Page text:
Between 1965 and 1967, Augustus Owsley Stanley III AKA the "Bear," homebrewed an estimated 1.25 million doses of LSD in the San Francisco Bay Area, fueling a revolution in consciousness, music, art, and the counterculture. The recipe came from a copy of the Journal of Organic Chemistry he found in the UC Berkeley library. The Grateful Dead's first sound engineer, Stanley also pioneered several technologies for live sound. For two decades, Stanley, now 72, has lived off-the-grid in Queensland, Australia. Currently on an extended visit to Bay Area, the San Francisco Chronicle's Joel Selvin caught up with Bear for a very rare interview. From the article:
Bear, whose grandfather was a Kentucky governor and U.S. senator, grew up in Los Angeles and Arlington, Va. He was thrown out of military school in the eighth grade for being drunk and dropped out of school altogether at 18. He managed to get accepted to the University of Virginia, where he spent a year studying engineering. By 1956, he was in the Air Force, specializing in electronics and radar.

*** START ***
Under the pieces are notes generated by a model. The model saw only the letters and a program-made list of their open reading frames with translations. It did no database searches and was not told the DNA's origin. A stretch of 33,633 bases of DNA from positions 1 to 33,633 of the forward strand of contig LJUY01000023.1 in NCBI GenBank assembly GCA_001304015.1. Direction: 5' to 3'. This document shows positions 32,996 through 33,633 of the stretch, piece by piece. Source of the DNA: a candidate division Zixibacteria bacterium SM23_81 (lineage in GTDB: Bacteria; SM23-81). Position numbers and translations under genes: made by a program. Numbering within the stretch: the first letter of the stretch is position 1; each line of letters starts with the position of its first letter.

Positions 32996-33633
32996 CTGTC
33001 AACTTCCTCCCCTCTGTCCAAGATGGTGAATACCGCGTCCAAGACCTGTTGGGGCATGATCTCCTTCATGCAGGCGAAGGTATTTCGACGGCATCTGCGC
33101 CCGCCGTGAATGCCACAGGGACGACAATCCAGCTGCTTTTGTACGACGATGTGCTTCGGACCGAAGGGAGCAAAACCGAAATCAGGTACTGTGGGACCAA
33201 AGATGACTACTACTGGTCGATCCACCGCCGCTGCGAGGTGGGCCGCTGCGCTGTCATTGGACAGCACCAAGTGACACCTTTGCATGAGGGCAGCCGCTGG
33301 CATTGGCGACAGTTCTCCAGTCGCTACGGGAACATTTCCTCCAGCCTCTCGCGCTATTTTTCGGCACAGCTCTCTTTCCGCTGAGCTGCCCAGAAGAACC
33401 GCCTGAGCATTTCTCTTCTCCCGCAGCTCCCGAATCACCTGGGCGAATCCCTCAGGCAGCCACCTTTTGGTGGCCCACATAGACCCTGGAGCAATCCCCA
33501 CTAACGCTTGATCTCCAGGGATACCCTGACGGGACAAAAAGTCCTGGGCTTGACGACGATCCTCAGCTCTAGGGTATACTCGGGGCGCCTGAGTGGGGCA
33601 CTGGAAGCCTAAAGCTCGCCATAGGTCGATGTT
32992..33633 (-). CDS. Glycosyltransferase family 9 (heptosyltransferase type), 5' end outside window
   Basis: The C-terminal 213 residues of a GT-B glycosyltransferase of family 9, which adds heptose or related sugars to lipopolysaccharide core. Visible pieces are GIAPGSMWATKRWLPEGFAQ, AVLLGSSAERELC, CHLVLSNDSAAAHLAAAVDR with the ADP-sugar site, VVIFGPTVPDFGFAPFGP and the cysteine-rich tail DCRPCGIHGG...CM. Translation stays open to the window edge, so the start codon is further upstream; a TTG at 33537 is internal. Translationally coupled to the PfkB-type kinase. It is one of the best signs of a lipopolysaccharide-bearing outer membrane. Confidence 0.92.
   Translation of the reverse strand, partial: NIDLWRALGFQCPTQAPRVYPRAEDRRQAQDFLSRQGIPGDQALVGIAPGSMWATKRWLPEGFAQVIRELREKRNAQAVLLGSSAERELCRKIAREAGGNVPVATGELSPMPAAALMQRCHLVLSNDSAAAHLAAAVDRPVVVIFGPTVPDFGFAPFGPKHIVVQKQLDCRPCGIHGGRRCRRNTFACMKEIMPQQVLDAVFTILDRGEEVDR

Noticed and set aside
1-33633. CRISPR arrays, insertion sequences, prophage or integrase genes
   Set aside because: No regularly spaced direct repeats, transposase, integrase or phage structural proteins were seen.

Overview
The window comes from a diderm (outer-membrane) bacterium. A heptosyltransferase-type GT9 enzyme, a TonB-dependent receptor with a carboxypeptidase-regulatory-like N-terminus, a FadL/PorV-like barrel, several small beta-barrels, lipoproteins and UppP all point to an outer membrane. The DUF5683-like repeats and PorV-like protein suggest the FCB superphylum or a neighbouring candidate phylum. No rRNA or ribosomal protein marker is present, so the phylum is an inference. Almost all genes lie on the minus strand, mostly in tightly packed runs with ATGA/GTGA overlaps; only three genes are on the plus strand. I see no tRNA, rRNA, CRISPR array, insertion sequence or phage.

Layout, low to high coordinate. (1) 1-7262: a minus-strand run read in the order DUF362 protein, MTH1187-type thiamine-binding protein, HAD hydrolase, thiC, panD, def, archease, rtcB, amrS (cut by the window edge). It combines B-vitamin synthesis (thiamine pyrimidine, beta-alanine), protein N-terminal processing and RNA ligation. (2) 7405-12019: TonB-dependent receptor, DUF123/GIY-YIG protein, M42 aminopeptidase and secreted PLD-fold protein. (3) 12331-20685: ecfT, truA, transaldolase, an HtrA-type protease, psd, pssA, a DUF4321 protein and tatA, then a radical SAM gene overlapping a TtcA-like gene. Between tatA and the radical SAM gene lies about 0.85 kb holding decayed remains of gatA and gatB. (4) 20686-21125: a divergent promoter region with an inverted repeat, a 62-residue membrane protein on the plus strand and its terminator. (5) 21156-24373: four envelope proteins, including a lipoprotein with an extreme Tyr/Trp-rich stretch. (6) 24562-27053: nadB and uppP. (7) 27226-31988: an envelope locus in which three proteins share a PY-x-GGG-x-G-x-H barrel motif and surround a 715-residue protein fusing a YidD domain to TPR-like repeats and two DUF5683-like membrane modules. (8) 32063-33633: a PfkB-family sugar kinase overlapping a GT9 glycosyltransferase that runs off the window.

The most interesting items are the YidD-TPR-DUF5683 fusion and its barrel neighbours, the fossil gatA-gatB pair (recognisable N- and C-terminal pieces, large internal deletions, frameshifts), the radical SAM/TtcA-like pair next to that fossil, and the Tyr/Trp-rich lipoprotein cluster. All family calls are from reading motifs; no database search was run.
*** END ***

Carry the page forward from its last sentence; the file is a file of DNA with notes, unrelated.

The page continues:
Later, Bear studied ballet, acting and Russian, worked in jet propulsion labs as well as radio and television, and then entered UC Berkeley in 1963, but lasted less than a year.
Then he discovered acid…
Owsley Stanley (he legally dropped the "Augustus" 40 years ago) has also not joined the ranks of the penitent psychedelicists who look on their experiences as youthful indiscretions.
"I wound up doing time for something I should have been rewarded for," he says. "What I did was a community service, the way I look at it. I was punished for political reasons. Absolutely meaningless. Was I a criminal? No. I was a good member of society. Only my society and the one making the laws are different."